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Concrete Resurfacing

Although concrete is one of the most durable products made, overtime, normal wear and tear, the elements, inclement weather, freezing and thawing can cause the surface of the concrete to become damaged. There are many surface problems that can happen to concrete; scaling, cracking, dusting, spalling, as shown in Figure 1, discoloration, popouts and efflorescence. When the surface layer of the concrete is coming off it is known as delamination.

Concrete slab spalling
Figure 1 - Concrete slab spalling

Many homeowners look at their damaged concrete driveways, patios and walkways and believe that they must be replaced. However, this is not necessarily the case. Most concrete can be successfully resurfaced, saving countless dollars in expense, time, noise and the overall mess that removing a concrete structure will create.

Although epoxy has been with us for a number of years, formulations have been advanced and the use of epoxy with a small aggregate can now be poured on an old concrete surface to form a new extremely hard-wearing, surface which will fill cracks, potholes and other damage.

Unlike a traditional concrete pour that can take days and even weeks to total cure, the new concrete epoxy surface repair products cure in a day, sometimes less, which means that the concrete can be put back into service quickly.

Note: Some people may advise you, that you can make your own resurfacing product by mixing Portland cement with sand and water. The problem is that this fix will most likely not last very long, as concrete created in this manner is not designed for thin application, it needs the epoxy to hold it together while bonding with the old concrete.

If you are going to resurface your concrete you may wish to consider enhancing the finish using decorative concrete coloring, staining and stampings.

Additional information on:

Decorative concrete


Concrete staining


If you have a concrete slab that is showing signs of scaling and may or may not have some cracks in it you will want to budget a cost. While costs vary in different geographic locations and the extent of the damage can vary dramatically, for budgeting purposes you can consider $3 a square foot, for a traditional concrete finish, if done by a contractor. The overall size of the project will also be a factor in the cost. A small job will cost a lot more per square foot than a large project. As with most projects there is a basic start-up cost of getting to the site. A job that may only take a contractor 4 hours will probably be priced as if the contractor was at your home for the entire day.

Decorative finishes can easily be priced around $8 a square foot, depending on the complexity.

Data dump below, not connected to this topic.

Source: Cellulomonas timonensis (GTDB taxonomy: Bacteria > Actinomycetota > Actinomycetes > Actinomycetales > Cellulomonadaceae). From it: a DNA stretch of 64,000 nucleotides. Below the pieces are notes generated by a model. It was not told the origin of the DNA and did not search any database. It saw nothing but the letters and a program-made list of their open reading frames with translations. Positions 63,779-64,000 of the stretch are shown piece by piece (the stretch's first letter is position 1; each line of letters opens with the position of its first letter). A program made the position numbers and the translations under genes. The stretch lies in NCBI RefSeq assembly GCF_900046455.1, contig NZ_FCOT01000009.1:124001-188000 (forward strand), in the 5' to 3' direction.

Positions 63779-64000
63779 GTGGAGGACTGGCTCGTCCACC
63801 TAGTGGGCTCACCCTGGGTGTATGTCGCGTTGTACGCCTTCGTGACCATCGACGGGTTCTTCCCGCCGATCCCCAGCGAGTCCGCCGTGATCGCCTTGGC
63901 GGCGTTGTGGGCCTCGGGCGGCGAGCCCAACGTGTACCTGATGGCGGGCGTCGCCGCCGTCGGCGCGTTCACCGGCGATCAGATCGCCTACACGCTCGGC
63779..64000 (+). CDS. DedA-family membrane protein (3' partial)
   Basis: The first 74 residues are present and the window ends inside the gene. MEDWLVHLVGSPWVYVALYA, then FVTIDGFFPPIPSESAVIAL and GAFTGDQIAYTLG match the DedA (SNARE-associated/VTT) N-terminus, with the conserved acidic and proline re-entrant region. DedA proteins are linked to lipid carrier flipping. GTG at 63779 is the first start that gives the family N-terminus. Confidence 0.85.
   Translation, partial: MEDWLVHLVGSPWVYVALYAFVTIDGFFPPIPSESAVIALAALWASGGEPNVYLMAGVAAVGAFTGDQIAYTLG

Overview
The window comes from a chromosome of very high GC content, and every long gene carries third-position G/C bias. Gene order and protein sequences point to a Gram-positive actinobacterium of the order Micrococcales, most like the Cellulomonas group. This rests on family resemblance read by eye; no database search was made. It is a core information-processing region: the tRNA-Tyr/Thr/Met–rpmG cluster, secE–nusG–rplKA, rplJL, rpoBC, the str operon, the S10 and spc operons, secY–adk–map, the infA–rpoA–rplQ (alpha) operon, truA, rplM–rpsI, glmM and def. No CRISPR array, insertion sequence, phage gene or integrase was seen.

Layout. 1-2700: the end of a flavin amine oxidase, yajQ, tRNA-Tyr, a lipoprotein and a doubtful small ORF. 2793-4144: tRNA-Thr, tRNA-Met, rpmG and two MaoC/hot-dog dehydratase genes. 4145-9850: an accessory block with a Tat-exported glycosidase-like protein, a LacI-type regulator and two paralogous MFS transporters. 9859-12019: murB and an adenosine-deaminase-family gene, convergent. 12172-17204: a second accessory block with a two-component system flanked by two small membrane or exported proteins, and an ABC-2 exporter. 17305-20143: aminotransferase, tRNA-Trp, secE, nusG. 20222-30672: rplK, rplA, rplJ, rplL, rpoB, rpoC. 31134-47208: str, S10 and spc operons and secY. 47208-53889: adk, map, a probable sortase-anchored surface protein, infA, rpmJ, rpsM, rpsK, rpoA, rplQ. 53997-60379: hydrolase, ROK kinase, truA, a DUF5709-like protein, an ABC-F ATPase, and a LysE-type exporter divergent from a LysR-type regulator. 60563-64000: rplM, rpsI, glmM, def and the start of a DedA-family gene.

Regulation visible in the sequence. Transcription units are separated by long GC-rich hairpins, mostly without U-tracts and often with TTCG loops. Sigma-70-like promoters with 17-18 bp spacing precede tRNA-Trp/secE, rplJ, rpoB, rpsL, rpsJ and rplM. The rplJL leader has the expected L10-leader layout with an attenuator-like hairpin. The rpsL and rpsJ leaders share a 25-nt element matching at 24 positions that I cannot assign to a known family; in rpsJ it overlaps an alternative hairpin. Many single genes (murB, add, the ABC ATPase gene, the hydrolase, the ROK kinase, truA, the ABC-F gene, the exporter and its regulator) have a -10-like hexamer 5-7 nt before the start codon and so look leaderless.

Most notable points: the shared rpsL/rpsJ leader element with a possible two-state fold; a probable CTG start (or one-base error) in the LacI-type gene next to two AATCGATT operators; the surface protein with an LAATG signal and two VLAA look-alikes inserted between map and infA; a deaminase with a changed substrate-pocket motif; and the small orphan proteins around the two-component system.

If you are a reasonably adept home handyman, resurfacing a concrete slab is not an overly difficult project. Specialty tools are generally not required, a pressure washer, as shown in Figure 2, some basic concrete finishing tools and a concrete mixing tub, as shown in Figure 3 or wheelbarrow, as shown in Figure 4.

Pressure washer
Figure 2 - Pressure washer
Concrete mixing tub
Figure 3 - Concrete mixing tub
Figure 4 - Wheelbarrow
Mini sledge hammer
Figure 5 - Mini sledge hammer
Concrete float
Figure 6 - Concrete float

Note: Always use safety goggles when using a power washer and mixing concrete.

Note: When performing a resurfacing, remember that the control joints that were placed in the concrete are there for a purpose and should not be covered with the resurfacing material. Placing a 1/2″ piece of lumber or plywood on its edge on top of the control joints will prevent the resurfacing material from filling those voids.

Concrete resurfacing steps:

  1. Clean off any and all debris from the concrete slab using a push broom and then the pressure washer, as shown in Figure 2.
  2. If the surface of the concrete slab is suffering from delamination in a few areas, it is wise to hit the top of the concrete surface with a 2 lb. to 5 lb. mini sledge hammer, as shown in Figure 5, to see if any more of the surface will breakaway. You want the surface of the old concrete to be stable before resurfacing.
  3. All dirt, grime, grease, oil and other contaminants must be washed off the surface of the concrete. Use a high quality concrete cleaner.
  4. Wet the concrete pad. Do not allow the water to pool or create puddles
  5. Place a wood frame around the old concrete so that the new surface material does not flow off the sides. Install the boards to protect the control joints from the resurfacing material.
  6. Mix the concrete resurfacing material in a wheelbarrow (Figure 4) or mixing tub (Figure 3). Follow the manufactures instructions as to the mix proportions of the concrete and epoxy additives.
  7. Place the mixed concrete resurfacing material over the old concrete starting at one corner.
  8. Use a masonry trowel to spread the concrete evenly over the surface of the old concrete slab. To smooth the surface use a concrete float, as shown in Figure 6, while the concrete is wet. For a non-slip surface you can run a corn broom over the surface of the wet concrete.

Remember that the concrete dries relatively quickly and depending on the size of your resurfacing project you may wish to consider doing it in sections.

Allow the concrete resurfacing material to dry for at least 8 hours before walking on it. To speed up the curing process you can cover the resurfacing material with plastic sheeting.